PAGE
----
These fractures may occur due to injury, trauma, or as a part of the natural ageing process. However, the best part is that these fractures can be treated.

Understanding Spinal Fracture

Spinal fractures result from breaking or collapse of vertebrae (bones in the spine). Most of the time it happens because of a trauma or injury due to accident, fall, etc. Spinal fractures may also be caused by simple natural movements such as sneezing or coughing. This happens when the vertebrae becomes weak and brittle due to osteoporosis or cancer.

Signs and Symptoms

One of the major symptoms include sudden onset of back pain that lasts longer than a few days. Those at higher risk of osteoporosis or having low bone mass should meet a doctor to discuss the symptom. The doctor will ask some questions and examine the back. He/she may also recommend an x-ray or other imaging test when required.

Spinal Fractures – Who is at Risk?

These fractures are twice as common as hip fractures. The fractures have also been labelled as three times more common than breast cancer. Post-menopausal women (over the age of 55) are more vulnerable to get spinal fractures. Women over 50 years of age will suffer an osteoporosis-related spinal fracture.

Complications of Untreated Spinal Fractures

In the event a spinal fracture is left untreated, the vertebra may heal within the “caved in” or “broken” position. This results in a kyphosis or increased forward curvature. There is a visible postural change in the patient, which is often referred to as a ‘hunchback’ or ‘dowager’s hump’.

A spinal fracture that is not treated in a timely manner or remains in a deformed condition can shorten the overall length of spine and pushes it forward. This affects the natural alignment of spine adversely. Any additional fracture of the spine can further increase this deformity which makes the spinal curvature more visible or pronounced in patients. Change of posture with an aim to compensate for kyphotic deformity can affect the way one walks and can also put strain on the back and joints.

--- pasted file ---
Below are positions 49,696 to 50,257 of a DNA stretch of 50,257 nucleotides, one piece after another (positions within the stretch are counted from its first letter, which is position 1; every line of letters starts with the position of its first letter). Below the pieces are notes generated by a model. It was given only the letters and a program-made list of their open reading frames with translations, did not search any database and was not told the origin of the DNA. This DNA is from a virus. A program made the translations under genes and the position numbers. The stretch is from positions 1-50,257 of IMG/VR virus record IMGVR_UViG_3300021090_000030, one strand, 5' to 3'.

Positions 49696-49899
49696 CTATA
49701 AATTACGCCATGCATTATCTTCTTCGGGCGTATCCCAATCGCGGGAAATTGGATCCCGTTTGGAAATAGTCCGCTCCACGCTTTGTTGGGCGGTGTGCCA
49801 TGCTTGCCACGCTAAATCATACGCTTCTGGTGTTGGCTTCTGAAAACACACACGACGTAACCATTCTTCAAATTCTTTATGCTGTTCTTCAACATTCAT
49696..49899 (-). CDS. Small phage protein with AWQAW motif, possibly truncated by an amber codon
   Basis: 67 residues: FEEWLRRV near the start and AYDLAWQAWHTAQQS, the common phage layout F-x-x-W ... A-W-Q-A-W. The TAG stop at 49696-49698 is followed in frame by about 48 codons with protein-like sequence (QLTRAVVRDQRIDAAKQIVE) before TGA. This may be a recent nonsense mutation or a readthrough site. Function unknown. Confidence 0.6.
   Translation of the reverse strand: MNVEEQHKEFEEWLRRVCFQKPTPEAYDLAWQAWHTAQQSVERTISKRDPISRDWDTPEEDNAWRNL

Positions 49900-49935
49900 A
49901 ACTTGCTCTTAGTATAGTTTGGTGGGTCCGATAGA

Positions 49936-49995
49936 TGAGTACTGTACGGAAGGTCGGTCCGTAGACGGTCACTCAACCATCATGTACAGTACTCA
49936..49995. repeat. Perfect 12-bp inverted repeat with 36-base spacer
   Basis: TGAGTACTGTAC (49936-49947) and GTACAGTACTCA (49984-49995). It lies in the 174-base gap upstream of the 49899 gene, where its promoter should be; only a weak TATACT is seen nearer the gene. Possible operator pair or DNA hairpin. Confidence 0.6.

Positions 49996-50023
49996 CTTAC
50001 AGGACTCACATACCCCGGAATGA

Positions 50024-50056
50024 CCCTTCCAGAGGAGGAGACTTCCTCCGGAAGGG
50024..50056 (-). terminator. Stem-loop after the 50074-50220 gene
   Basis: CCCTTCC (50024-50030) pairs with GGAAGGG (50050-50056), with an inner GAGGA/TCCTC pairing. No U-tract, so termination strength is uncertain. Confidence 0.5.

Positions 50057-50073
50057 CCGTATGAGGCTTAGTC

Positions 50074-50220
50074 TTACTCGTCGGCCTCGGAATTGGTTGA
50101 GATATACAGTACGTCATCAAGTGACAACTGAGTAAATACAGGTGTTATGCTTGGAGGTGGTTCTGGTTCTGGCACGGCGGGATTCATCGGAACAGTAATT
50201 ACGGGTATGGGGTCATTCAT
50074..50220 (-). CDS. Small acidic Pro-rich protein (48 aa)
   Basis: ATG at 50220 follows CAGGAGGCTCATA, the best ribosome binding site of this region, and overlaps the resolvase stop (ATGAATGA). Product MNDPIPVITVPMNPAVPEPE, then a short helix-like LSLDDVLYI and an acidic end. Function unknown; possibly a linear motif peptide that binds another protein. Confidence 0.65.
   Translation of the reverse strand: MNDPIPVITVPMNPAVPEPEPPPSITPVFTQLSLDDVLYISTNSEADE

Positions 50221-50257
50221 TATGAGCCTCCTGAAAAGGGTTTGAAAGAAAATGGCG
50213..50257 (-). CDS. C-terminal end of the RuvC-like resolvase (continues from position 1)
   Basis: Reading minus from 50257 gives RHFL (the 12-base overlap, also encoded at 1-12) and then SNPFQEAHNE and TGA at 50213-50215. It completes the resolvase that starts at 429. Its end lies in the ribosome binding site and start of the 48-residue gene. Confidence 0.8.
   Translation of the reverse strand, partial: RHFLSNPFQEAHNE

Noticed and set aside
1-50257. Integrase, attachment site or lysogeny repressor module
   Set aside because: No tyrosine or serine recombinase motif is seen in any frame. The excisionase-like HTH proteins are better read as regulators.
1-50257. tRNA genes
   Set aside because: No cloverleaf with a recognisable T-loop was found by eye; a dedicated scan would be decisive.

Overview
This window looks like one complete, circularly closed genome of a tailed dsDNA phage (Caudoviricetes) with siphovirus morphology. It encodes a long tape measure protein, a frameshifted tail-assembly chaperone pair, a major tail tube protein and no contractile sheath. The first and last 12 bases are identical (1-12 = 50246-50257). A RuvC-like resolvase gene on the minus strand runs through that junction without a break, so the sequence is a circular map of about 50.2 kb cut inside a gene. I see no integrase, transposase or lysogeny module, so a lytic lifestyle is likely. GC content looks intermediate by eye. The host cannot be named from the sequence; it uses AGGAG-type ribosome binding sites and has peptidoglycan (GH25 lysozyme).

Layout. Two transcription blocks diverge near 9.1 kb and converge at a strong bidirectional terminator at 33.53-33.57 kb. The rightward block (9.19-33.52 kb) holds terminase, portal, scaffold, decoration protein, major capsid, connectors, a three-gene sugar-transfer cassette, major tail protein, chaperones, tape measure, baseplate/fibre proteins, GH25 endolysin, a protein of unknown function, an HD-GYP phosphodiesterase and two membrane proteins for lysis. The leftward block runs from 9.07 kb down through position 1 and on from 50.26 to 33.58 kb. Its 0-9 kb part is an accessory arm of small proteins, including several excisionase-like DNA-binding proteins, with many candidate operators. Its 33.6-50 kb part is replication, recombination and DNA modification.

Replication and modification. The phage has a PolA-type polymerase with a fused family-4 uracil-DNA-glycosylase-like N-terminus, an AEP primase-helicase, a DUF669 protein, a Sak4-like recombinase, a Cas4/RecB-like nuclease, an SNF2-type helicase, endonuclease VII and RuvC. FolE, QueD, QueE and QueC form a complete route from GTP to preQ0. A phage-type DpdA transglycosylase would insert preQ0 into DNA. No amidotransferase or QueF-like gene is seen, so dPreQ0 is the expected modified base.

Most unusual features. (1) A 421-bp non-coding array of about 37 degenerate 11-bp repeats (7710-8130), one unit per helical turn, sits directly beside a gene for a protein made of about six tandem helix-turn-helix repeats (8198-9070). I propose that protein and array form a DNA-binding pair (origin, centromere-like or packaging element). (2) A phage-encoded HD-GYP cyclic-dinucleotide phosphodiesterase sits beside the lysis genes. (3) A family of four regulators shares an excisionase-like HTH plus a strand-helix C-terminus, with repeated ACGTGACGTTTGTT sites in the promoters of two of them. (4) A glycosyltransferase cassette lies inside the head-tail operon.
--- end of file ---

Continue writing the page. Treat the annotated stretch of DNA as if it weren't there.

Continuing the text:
Misalignment of the spine can compress internal organs and result in health issues not associated with the spine. These may include:

  • Decreased mobility
  • Decreased ability to take care of yourself
  • Greater vulnerability to falls and tripping
  • Less active days
  • Spending more days in bed
  • Loss of balance
  • Chronic back pain
  • Significant decrease in appetite
  • Sleep related disorders
  • Fatigue / excess tiredness
  • Sadness / depression
  • Decreased quality of life
  • Feelings of isolation
  • Increased risk of fractures in the future

Treatment Options for Spine Fractures

The spine fractures are treated with two major surgical procedures:

Vertebroplasty – This is a minimally invasive procedure wherein liquid bone cement is directly injected into the affected vertebrae with an aim to stabilize fractures and provide relief from pain.

Balloon Kyphoplasty – The surgery is also a minimally invasive procedure. It involves lifting of the vertebrae using a balloon and creating a cavity for bone cement. The treatment is aimed at stabilizing the fracture.